print logo
  • Username:  
    Password:  

Washington homeless and protestors join forces at Occupy DC

 Street Sense - USA 21 November 2019

New neighbors for Washington DC's local homeless population appear with the Occupy movement, with both parties trying to find common ground. (864 Words) - By Sarah Hogue & Anna Katharine Thomas

Share

Street Sense_Occupying homelessness

A man sleeps under a protest sign at the Occupy Movement camp in Freedom Plaza, Washington DC (Portrait picture - Download to see full image). Photo: Sarah Hogue

It was in early October that the Occupy DC protesters first arrived at Freedom Plaza; jobless college kids, middle-aged people who could clearly remember the 1960s and angry artists. They formed their encampment as a political statement.

Since then, the Occupiers have begun to fuse with the city's local population of homeless people, folks including Darlene Warren, who said she was already living outdoors when the Occupiers arrived. She did not start sleeping in the park to protest, but because she lost her apartment after falling behind on her rent.

As the protest continued, increasing numbers of additional homeless people have been drawn to the Occupy compound. Food is served regularly, camping supplies and other necessities are available, and there is safety in numbers.

"I didn't feel secure where I was sleeping so I came over and mingled in with the people," said Warren. "I feel safe there because they have what they call security walking around."

James DeVoe, a 51-year-old Occupier said that he is glad to provide help to his homeless fellows. But he wants them to join the movement.

"If they're homeless, we want them to join our community and contribute something to the community, to the cause," said DeVoe.  "I cannot give every homeless person a tent.  But I will give a sleeping bag out, a tent out, warm clothing, if you could donate something."

Often, when a homeless person comes to DeVoe asking for a tent, he or she is reluctant to sign on to the movement's larger goals. DeVoe finds that some of  the homeless people who are asking for help have given up hope and see the movement as useless. Still, he tries to convince them to stay.

"Be a part of this community because your voice counts too," he tells them. "Everybody's voice counts."

Warren said the Occupiers message has begun to ring true to her. "I feel as though what they are doing is right," said Warren, who said she has been thinking about the unfairness of the system since she became homeless.

"Where I was staying I was paying straight-out rent, and every year my rent kept going up and I had been living there for five years. When I applied for SSDI (Social Security Disability Insurance)  I couldn't get it, but they said I could get social security income. When I got it, the landlord said, 'Well I don't want it. All I want if for you to vacate my premises.'"

To the original Occupiers, stories such as Warren's  represent a powerful symbol of their movement which is calling for the reform of the social welfare system.

"The homeless people are a symptom of our social system," said Joe Poca, a digital media freelancer.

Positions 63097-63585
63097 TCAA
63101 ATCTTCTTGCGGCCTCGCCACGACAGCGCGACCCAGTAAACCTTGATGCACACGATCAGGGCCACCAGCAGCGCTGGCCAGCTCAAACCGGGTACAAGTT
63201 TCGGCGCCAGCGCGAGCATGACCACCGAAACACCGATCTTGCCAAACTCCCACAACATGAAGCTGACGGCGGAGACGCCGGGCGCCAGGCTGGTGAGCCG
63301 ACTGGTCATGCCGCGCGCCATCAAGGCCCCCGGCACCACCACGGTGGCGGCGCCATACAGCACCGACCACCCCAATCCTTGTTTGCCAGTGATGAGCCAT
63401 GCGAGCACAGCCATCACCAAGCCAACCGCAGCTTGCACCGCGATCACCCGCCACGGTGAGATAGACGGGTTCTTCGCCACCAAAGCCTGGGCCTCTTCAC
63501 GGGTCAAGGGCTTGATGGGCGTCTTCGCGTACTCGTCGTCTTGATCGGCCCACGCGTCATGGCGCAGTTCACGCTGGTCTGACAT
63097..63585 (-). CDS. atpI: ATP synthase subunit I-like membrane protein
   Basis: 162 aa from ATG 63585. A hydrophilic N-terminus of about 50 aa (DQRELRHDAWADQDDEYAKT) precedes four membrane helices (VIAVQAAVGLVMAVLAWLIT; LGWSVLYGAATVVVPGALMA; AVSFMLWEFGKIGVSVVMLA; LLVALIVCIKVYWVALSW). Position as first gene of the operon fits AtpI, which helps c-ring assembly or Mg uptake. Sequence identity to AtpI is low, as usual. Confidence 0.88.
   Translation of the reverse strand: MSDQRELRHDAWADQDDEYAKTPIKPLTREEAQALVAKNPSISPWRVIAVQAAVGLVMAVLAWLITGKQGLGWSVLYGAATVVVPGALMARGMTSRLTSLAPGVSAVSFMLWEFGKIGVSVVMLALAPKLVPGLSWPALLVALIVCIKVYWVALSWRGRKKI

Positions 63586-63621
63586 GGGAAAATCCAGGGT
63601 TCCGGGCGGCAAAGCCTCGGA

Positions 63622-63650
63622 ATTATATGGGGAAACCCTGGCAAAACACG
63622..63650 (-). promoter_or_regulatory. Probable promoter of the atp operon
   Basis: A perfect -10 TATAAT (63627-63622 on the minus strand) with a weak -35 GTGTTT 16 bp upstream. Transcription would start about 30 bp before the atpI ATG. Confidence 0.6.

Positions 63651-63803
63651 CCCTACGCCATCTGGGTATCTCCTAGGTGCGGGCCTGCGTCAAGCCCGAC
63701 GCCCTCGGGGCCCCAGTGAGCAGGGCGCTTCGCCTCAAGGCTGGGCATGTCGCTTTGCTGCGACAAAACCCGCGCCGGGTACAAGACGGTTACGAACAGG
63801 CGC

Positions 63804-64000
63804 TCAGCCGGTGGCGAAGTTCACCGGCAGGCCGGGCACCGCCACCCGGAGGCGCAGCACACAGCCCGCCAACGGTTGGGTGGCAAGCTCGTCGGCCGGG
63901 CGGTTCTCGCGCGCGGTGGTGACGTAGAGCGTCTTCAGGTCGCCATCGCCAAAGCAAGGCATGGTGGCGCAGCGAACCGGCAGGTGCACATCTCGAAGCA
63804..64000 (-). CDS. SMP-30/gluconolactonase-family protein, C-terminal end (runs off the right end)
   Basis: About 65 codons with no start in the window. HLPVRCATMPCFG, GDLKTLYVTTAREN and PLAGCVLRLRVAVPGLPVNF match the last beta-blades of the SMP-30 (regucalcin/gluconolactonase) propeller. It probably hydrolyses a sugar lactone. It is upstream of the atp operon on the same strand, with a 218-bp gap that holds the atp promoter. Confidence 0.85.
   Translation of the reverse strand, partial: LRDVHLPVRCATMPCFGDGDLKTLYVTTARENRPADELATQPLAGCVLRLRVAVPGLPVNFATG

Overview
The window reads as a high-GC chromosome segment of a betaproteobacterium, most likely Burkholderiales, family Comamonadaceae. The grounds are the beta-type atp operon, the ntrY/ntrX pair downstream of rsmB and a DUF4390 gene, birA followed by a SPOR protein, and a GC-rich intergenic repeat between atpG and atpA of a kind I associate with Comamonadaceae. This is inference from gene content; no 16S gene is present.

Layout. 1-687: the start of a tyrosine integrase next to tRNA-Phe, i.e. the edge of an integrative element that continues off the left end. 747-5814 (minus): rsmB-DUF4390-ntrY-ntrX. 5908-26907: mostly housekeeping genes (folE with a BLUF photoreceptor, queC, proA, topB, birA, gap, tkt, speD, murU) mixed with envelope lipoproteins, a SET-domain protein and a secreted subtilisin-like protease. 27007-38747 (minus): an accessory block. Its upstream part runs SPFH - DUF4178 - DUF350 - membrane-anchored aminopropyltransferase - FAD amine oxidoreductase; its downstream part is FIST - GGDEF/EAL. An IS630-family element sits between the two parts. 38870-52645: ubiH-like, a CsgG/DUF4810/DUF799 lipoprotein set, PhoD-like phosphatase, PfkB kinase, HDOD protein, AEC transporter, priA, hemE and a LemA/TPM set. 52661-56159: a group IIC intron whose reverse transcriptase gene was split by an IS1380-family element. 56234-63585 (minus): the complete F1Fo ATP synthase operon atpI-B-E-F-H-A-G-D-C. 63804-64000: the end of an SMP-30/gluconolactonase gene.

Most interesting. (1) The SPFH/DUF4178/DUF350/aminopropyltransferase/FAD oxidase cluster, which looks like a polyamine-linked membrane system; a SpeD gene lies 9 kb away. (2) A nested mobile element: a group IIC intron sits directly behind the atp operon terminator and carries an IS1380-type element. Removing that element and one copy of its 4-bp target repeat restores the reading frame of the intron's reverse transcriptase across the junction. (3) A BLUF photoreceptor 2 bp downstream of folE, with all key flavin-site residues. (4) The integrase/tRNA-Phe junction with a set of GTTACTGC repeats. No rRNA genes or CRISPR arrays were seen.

He argues that the place of the homeless within the Occupy community makes sense and adds depth to the movement. He believes that people coming from all walks of life to join the cause can make a stronger whole, in spite of their differences.

"I see it as being symbiotically beneficial because you have people from all different dichatoms of society together," said Poca.

The encampment is supported by donations and generally, the homeless of the District aren't able to donate as much to the Occupy cause as their voluntarily houseless counterparts. But they give back where and when they can, members of the movement say.  Poca and DeVoe have seen the homeless of Occupy do some of the chores and inventories for the camp in lieu of donations like money or supplies.

"When they can [give back], they will," said Kay Schaner, an Occupier who has oscillated between homelessness and having a home.

But Schaner qualifies that with a warning; she thinks that anyone, homeless or not,who  isn't contributing,  should be kicked out.

"If they're not productive, if they're not looking for a job, if they're not volunteering…if this hasn't filled them with hope, then I don't know what will."

Benn Mace and his wife Kit LaCroix occupy on and off while living with their parents in Annandale, Va.  They welcome and treasure the homeless people within the Occupy movement who have an equal part in keeping the protest going as anyone else.

"If they come in from another city and want to take part, or if they're college students who are skipping class to come do this, or whether they usually sleep on the steps of a statue at night, you're welcome to come in, so long as you help out…that's really the only line we draw, but we draw it for everyone," said Mace, speaking for Occupy DC

Through Occupy DC, homeless people like DeVoe and others have found a place, though without a roof, that they can call a home.  Though they don't have jobs yet, they are getting prepared for a life after Occupy DC with the skills they glean from their responsibilities within Freedom Plaza.

It is important, said Poca, not to  judge or treat the homeless differently.

"They're part of the 99 percent, so they have as much right to be here and express themselves regardless of any kind of handicap," said Poca.  "Just because you're homeless, you haven't lost your vote."

SNS logo
  • Website Design